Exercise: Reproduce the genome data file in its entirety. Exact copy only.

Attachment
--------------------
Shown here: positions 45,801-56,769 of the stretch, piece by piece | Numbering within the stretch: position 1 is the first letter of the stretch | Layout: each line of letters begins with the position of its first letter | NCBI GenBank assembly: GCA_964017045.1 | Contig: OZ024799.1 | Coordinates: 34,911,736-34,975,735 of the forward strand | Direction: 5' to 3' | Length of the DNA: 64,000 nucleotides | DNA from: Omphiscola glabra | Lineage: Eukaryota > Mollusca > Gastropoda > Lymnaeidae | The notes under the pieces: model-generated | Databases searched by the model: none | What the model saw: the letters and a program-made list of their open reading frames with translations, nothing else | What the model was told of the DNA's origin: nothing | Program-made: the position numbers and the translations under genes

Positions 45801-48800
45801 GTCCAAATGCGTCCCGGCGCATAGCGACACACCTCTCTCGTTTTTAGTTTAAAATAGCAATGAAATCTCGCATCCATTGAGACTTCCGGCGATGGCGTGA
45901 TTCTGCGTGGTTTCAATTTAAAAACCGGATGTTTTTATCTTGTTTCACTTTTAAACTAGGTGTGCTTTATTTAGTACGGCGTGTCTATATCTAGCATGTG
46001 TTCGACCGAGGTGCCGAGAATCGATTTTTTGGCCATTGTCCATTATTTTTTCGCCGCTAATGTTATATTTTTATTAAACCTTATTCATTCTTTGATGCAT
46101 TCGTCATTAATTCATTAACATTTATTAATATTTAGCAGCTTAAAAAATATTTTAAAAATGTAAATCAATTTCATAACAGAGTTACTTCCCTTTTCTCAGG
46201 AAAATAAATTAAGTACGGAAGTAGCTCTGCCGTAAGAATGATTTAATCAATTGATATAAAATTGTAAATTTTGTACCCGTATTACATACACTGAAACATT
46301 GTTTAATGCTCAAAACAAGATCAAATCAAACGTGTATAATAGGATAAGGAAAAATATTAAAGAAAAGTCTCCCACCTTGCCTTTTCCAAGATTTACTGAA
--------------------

Shown here: positions 45,801-56,769 of the stretch, piece by piece | Numbering within the stretch: position 1 is the first letter of the stretch | Layout: each line of letters begins with the position of its first letter | NCBI GenBank assembly: GCA_964017045.1 | Contig: OZ024799.1 | Coordinates: 34,911,736-34,975,735 of the forward strand | Direction: 5' to 3' | Length of the DNA: 64,000 nucleotides | DNA from: Omphiscola glabra | Lineage: Eukaryota > Mollusca > Gastropoda > Lymnaeidae | The notes under the pieces: model-generated | Databases searched by the model: none | What the model saw: the letters and a program-made list of their open reading frames with translations, nothing else | What the model was told of the DNA's origin: nothing | Program-made: the position numbers and the translations under genes

Positions 45801-48800
45801 GTCCAAATGCGTCCCGGCGCATAGCGACACACCTCTCTCGTTTTTAGTTTAAAATAGCAATGAAATCTCGCATCCATTGAGACTTCCGGCGATGGCGTGA
45901 TTCTGCGTGGTTTCAATTTAAAAACCGGATGTTTTTATCTTGTTTCACTTTTAAACTAGGTGTGCTTTATTTAGTACGGCGTGTCTATATCTAGCATGTG
46001 TTCGACCGAGGTGCCGAGAATCGATTTTTTGGCCATTGTCCATTATTTTTTCGCCGCTAATGTTATATTTTTATTAAACCTTATTCATTCTTTGATGCAT
46101 TCGTCATTAATTCATTAACATTTATTAATATTTAGCAGCTTAAAAAATATTTTAAAAATGTAAATCAATTTCATAACAGAGTTACTTCCCTTTTCTCAGG
46201 AAAATAAATTAAGTACGGAAGTAGCTCTGCCGTAAGAATGATTTAATCAATTGATATAAAATTGTAAATTTTGTACCCGTATTACATACACTGAAACATT
46301 GTTTAATGCTCAAAACAAGATCAAATCAAACGTGTATAATAGGATAAGGAAAAATATTAAAGAAAAGTCTCCCACCTTGCCTTTTCCAAGATTTACTGAA